Second, in a future where all cars are self-driving cars, small changes to driving behavior would make a big difference in the aggregate. Decisions made by engineers today, in other words, will determine not how one car drives but how all cars drive. Algorithms become policy.

Engineers teach computers how to recognise faces and objects using methods of machine learning. They can use machine learning also to help self-driving cars imitate how humans drive. But this isn’t a solution: It doesn’t solve the problem that wide-ranging decisions about safety and mobility are made by engineers.

Furthermore, self-driving cars shouldn’t drive like people. Humans aren’t actually very good drivers. And they drive in ethically troubling ways, deciding whether to yield at crosswalks, based on pedestrians’ age, race and income. For example, researchers in Portland have found that black pedestrians are passed by twice as many cars and had to wait a third longer than white pedestrians before they can cross.

Self-driving cars should drive more safely, and more fairly than people do.

Mundane ethics

The ethical problems deepen when you attend to the conflicts of interest that surface in mundane situations such as crosswalks, turns and intersections.

For example, the design of self-driving cars needs to balance the safety of others – pedestrians or cyclists – with the interests of cars’ passengers. As soon as a car goes faster than walking pace, it is unable to prevent from crashing into a child that might run onto the road in the last second. But walking pace is, of course, way too slow. Everyone needs to get to places. So how should engineers strike the balance between safety and mobility? And what speed is safe enough?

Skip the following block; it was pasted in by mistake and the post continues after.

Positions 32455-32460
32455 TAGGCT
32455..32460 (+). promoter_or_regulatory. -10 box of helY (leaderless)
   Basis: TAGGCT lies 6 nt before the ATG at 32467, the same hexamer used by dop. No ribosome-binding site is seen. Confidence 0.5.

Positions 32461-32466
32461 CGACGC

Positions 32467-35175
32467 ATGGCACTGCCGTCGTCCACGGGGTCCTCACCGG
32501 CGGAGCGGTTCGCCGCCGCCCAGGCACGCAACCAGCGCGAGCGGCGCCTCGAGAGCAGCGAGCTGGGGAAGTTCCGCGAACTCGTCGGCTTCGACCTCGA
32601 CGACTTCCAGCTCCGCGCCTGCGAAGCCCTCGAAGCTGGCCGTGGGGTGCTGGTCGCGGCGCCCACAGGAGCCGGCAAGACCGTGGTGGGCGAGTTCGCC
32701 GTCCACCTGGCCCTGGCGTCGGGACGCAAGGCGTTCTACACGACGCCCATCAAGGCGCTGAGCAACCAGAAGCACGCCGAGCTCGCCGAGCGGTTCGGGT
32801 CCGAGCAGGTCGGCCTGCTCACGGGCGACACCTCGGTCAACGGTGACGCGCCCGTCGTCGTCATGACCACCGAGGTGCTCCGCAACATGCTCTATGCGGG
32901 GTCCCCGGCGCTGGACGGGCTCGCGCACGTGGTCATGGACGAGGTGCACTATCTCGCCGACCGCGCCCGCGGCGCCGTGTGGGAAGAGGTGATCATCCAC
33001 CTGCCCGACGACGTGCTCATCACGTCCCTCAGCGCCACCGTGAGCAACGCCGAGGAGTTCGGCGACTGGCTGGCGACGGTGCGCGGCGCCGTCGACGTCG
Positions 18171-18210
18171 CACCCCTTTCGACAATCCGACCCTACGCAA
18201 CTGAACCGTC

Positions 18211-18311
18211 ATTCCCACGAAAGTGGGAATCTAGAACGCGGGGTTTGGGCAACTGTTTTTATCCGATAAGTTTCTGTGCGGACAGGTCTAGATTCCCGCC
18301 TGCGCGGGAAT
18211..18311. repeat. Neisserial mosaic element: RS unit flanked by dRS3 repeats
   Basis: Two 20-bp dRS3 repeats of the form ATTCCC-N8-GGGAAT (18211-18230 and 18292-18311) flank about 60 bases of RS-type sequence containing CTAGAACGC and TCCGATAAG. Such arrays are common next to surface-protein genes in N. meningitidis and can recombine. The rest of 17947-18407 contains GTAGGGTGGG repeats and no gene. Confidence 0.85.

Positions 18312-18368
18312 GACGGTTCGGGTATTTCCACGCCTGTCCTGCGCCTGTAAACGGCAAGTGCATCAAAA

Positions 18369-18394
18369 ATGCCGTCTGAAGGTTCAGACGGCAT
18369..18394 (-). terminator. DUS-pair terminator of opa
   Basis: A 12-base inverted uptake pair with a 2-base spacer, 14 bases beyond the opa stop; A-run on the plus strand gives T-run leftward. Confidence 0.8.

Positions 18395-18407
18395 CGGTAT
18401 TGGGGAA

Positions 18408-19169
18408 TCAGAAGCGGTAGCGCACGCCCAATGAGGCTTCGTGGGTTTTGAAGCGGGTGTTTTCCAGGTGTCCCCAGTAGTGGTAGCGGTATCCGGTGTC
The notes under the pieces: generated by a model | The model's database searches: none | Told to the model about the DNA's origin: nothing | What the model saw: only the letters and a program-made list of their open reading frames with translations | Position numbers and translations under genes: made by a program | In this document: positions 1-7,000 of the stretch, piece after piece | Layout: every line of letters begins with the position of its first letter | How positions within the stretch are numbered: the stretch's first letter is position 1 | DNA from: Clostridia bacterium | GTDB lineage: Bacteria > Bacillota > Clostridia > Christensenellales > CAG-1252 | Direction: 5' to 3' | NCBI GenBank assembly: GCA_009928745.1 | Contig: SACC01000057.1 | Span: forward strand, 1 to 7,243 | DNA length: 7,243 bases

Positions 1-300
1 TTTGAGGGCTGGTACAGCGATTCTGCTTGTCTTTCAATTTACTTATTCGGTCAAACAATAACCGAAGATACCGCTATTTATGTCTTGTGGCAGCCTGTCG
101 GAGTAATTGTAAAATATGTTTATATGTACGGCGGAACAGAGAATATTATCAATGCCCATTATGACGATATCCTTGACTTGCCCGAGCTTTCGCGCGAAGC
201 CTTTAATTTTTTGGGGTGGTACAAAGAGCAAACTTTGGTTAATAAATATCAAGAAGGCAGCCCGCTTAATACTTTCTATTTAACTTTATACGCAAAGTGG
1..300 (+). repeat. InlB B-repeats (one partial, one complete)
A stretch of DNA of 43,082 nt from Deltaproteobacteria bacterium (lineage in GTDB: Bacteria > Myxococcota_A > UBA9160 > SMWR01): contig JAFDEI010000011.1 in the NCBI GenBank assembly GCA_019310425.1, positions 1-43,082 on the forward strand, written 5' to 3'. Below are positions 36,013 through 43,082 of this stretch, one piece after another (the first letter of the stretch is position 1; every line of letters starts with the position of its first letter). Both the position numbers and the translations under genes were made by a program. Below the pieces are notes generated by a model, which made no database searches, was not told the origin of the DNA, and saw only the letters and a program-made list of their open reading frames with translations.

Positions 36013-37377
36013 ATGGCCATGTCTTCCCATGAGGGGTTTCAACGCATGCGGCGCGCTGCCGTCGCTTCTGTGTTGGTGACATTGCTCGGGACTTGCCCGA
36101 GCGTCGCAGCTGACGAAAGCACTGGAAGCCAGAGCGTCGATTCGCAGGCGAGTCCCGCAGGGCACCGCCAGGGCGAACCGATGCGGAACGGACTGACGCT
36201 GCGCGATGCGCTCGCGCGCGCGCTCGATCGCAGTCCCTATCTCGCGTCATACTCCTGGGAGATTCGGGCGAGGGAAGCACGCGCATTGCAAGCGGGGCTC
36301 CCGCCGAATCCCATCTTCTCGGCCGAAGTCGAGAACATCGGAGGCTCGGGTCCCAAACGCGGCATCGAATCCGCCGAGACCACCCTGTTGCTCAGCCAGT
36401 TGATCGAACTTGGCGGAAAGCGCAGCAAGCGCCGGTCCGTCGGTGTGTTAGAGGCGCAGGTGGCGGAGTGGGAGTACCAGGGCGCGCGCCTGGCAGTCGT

There are other ethical questions that come up as well. Engineers need to make trade-offs between mobility and environmental impacts. When they’re applied across all the cars in the country, small changes in computer-controlled acceleration, cornering and braking can have huge effects on energy use and pollution emissions. How should engineers trade off travel efficiency with environmental impact?

What should the future of traffic be?

Mundane situations pose novel engineering and ethical problems, but they also lead people to question basic assumptions of the traffic system.

For myself, I began to question whether we need places called “crosswalks” at all? After all, self-driving cars can potentially make it safe to cross a road anywhere.

And it is not only crosswalks that become unnecessary. Traffic lights at intersections could be a thing of the past as well. Humans need traffic lights to make sure everyone gets to cross the intersection without crash and chaos. But self-driving cars could coordinate among themselves smoothly.

Traffic control for the future.

The bigger question here is this: given that self-driving cars are better than human drivers, why should the cars be subject to rules that were designed for human fallibility and human errors? And to extend this thought experiment, consider also the more general question: if we, as a society, could design our traffic system from scratch, what would we want it to look like?